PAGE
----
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The rideshare battles continue

From Houston:

The issue came up at yesterday’s council meeting and Mayor Annise Parker said that undercover Houston police sting operations have resulted in 26 citations for Uber and Lyft drivers. They were likely, misdemeanor violations for operating an illegal taxi.

The mayor’s remark was in reply to testimony from Duane Kamins, a partner, along with his brothers in Houston’s second largest cab company, Houston Transportation Services. He’s also a lawyer and filed an affidavit with the state revealing his findings during his own undercover operation where he was charged some dollars for trips to the pharmacy and thereabouts.

“We clearly have two rogue operators in the city of houston today, uber and lyft who are operating in clear violation of Chapeter 46 of the [city] code,” he said.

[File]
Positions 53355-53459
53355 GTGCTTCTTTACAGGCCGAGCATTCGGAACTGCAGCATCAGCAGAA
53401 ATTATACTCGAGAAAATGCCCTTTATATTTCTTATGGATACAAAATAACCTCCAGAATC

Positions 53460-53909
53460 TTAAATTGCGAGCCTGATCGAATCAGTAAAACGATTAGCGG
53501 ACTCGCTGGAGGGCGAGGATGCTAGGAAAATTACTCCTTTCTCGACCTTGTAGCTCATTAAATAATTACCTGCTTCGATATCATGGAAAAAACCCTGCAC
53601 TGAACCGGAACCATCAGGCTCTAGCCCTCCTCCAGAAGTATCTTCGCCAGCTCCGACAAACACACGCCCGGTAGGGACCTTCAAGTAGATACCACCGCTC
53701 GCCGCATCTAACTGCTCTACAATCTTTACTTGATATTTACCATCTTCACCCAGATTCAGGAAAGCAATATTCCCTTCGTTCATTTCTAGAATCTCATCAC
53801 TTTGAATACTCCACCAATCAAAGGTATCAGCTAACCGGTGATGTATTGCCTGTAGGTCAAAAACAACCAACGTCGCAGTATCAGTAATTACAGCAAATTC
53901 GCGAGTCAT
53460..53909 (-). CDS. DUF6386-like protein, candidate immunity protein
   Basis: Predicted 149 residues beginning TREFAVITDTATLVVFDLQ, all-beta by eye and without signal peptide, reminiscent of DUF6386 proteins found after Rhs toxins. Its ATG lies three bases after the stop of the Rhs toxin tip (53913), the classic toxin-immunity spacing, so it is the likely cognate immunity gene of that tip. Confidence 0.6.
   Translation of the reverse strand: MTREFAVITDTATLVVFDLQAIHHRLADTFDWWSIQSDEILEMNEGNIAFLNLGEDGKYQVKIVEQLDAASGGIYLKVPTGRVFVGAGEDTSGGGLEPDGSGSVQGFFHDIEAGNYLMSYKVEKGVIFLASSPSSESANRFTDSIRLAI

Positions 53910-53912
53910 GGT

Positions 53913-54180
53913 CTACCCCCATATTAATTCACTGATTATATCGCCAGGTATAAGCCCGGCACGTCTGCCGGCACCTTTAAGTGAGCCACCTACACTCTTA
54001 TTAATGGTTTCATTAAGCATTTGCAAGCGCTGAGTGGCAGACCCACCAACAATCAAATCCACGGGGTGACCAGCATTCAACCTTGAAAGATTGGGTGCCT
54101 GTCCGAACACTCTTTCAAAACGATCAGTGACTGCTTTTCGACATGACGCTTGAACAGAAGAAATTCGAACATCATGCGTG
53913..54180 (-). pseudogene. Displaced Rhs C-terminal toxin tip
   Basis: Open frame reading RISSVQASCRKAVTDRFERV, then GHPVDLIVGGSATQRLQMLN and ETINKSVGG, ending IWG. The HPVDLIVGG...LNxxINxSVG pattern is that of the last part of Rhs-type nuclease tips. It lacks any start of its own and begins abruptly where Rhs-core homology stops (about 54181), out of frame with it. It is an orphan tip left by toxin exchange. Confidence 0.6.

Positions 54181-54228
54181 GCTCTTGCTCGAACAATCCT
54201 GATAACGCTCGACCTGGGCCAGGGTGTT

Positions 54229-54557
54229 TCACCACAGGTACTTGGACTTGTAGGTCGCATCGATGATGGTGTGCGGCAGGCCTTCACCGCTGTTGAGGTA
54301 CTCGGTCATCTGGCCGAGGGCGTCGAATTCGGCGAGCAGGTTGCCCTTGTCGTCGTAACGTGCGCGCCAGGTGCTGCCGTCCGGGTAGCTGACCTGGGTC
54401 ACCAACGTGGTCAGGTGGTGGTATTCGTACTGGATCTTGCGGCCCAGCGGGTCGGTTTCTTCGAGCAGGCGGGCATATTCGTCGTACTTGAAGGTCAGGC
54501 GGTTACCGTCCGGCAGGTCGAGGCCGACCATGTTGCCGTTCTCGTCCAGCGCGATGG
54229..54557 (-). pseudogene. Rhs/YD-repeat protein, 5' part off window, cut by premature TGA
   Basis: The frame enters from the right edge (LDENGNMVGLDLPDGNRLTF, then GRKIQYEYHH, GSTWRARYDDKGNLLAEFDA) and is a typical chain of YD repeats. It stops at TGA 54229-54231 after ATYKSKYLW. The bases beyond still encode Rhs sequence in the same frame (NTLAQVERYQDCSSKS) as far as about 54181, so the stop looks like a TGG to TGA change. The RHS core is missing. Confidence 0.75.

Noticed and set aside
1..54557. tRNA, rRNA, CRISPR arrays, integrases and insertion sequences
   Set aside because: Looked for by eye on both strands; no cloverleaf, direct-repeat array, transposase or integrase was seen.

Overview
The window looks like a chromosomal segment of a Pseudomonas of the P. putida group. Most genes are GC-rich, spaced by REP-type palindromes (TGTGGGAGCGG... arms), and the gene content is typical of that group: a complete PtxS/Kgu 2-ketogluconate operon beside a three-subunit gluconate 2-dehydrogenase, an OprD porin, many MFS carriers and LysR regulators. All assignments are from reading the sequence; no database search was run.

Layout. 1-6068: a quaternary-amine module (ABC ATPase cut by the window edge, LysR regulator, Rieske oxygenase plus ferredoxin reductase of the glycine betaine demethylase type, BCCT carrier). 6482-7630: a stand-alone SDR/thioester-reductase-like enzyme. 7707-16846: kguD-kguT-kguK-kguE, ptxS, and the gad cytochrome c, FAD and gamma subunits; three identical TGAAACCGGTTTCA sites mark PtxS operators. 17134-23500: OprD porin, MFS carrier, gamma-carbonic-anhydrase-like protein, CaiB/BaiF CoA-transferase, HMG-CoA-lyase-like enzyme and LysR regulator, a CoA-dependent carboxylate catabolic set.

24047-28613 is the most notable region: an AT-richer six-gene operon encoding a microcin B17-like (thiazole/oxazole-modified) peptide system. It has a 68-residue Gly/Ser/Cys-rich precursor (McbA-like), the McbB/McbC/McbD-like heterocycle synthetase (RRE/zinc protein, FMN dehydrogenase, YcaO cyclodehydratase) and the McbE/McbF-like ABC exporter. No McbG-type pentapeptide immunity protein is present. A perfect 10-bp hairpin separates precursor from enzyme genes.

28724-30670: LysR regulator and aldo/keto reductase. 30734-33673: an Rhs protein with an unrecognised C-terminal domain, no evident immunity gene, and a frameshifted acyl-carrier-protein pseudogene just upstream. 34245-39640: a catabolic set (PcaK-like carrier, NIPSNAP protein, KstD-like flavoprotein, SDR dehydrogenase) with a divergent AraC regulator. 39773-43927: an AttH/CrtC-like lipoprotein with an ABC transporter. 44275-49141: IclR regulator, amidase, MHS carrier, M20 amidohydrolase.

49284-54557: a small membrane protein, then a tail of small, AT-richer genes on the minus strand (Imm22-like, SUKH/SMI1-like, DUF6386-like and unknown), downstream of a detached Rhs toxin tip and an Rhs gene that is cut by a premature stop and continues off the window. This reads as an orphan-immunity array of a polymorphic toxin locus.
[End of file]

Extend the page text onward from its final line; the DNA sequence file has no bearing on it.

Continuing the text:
In his affidavit, which you can view below, Kamins describes getting charged $4.70 for a short trip from an Uber driver with the handle Abdessamad. He also details a $13 trip with Lyft driver Ballagio. And later, a $12 trip with a Lyft driver named Sebastian whom he knocks for relying too much on his GPS to get around.

Kamins, who obviously has a major stake in not wanting to add more competition to the local cabbie game, asked the council to take action against the companies. His beef is that someone is getting compensated for provided commercial transportation services on city streets.

You can click over and see the affidavit; I have not read through it myself. I can say that the statement at the end of the story that “Another taxi study is expected to be presented to the city council next week” is inaccurate. According to Christopher Newport, the Mayor’s office has arranged for two of the consultants that worked up the Houston Taxicab Study to make a presentation to City Council at a joint Texas Transportation Institute-Public Safety committee meeting on April 9th at 2 pm. There’s no new work being presented, just a discussion about the study and a chance for Council to ask questions.